Some of our vehicles are not available at certain times so are exempt from FBT on those days

This may be right, but are you assessing your exempt days correctly? To be an exempt day, the following criteria need to be met:

  • The absence must be at least 24 hours;
  • The employee must be with the vehicle; and
  • The employee must regularly travel on business

The Inland Revenue’s view of the above conditions have also recently been clarified. The absence of at least 24 hours is a matter of fact but what has changed is that Inland Revenue now states that leaving the vehicle at the airport does not automatically exempt the days of departure and return. In fact, guidance on this matter is clear that those days are still considered as available days and it is only the intervening full days of absence that can be considered as exempt days, on the basis that the employer has effectively prevented the employee from using the vehicle as a result of the business nature of being away from the vehicle. Do note however, that this may not be the case if the vehicle is left at home and other family members are able to use it (regardless of whether or not it is actually used). Additionally, greater emphasis is now placed on the concept of “regularly” absent, with an assumption that infrequent travel would not qualify as exempt, even if the trip is for more than 24 hours.

A further exemption applies where the vehicle is taken home for emergency call out duties. However, the exemption only applies on any day that a call out actually occurs.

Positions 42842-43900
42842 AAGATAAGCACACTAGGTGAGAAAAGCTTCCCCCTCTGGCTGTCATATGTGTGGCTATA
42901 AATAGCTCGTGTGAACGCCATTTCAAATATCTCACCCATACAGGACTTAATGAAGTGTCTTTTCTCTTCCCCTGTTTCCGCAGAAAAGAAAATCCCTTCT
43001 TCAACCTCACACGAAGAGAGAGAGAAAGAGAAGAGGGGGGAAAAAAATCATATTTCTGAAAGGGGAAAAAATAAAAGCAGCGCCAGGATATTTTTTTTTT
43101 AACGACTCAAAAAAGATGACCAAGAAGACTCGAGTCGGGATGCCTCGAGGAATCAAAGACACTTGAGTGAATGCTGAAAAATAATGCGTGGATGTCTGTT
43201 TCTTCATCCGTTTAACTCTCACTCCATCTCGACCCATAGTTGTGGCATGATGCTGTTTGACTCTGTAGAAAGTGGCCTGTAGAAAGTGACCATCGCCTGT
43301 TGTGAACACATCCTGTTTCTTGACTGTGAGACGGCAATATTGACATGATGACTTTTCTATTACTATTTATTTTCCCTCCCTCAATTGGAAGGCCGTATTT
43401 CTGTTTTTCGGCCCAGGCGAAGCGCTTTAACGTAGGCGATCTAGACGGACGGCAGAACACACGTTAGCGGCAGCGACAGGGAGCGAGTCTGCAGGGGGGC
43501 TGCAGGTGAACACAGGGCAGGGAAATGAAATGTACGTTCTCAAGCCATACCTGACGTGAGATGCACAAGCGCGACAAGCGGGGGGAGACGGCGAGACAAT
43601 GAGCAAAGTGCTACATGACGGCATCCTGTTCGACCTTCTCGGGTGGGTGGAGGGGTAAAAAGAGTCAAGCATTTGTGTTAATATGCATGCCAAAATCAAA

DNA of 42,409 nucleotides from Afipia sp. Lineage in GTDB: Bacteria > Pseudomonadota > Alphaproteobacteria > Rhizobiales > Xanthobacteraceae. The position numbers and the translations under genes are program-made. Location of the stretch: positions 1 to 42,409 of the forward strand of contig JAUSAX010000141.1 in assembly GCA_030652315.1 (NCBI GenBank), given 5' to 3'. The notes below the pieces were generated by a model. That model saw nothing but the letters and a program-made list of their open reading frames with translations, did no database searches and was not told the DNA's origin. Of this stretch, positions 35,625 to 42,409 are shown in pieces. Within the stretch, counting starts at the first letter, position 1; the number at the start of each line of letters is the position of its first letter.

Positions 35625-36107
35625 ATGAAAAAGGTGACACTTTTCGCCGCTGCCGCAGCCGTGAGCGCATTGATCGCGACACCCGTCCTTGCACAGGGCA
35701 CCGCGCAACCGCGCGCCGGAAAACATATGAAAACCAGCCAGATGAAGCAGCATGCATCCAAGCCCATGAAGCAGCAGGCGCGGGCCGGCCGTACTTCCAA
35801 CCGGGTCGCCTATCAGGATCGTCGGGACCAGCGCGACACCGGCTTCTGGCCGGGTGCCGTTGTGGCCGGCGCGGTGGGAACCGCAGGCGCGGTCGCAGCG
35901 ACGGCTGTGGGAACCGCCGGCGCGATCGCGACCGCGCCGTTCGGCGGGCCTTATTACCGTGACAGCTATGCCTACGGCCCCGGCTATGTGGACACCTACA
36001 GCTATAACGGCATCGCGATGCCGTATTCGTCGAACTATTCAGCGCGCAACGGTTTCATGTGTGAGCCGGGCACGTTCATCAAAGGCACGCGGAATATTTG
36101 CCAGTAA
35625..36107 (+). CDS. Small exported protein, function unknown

We provide other benefits but they are covered by a de minimis exemption

Generally fine, but remember that the de minimis exemption rules are very specific. The exemption only applies to miscellaneous benefits (not life insurance, health insurance, loans etc) and the $22,500 total unclassified benefit exemption limit applies across all associated employers. If you are one of a group of companies each company cannot individually apply the exemption.

I know that I have to calculate GST on the value of fringe benefits but I then apply that as a credit in my GST return

No! What goes on the FBT return stays on the FBT return. If you subsequently claim your GST on fringe benefits as a credit in tour GST return you are not paying any GST at all. This is a surprisingly common error, and a potentially costly one.

I don’t use software, I have a great spreadsheet that has been fine for years

Many businesses still rely on spreadsheets to calculate their FBT, particularly for the more complex March quarter. Do you know that you can save significant time and costs by using smart software that is specifically designed for FBT. TaxLab produces market leading software that will save valuable preparation time and can reduce the potential for error. Many New Zealand businesses miss opportunities to save on FBT costs by not fully utilising the year end alternate rate FBT calculations, whilst others waste valuable time processing their calculations through the Inland Revenue tool.

If you would like to discuss a Fringe Benefit Tax health check for your business or learn more about FBT software contact TaxBridge Limited

© TaxBridge Limited 2018

PO Box 100, Waikawa Bay, Picton, 7251

021 816541

This publication contains generic information only and TaxBridge Limited is not providing any specific advice. TaxBridge Limited is not responsible for any loss sustained by anyone relying on the contents of this publication. TaxBridge Limited recommends that specific taxation advice is sought for all matters covered by this publication.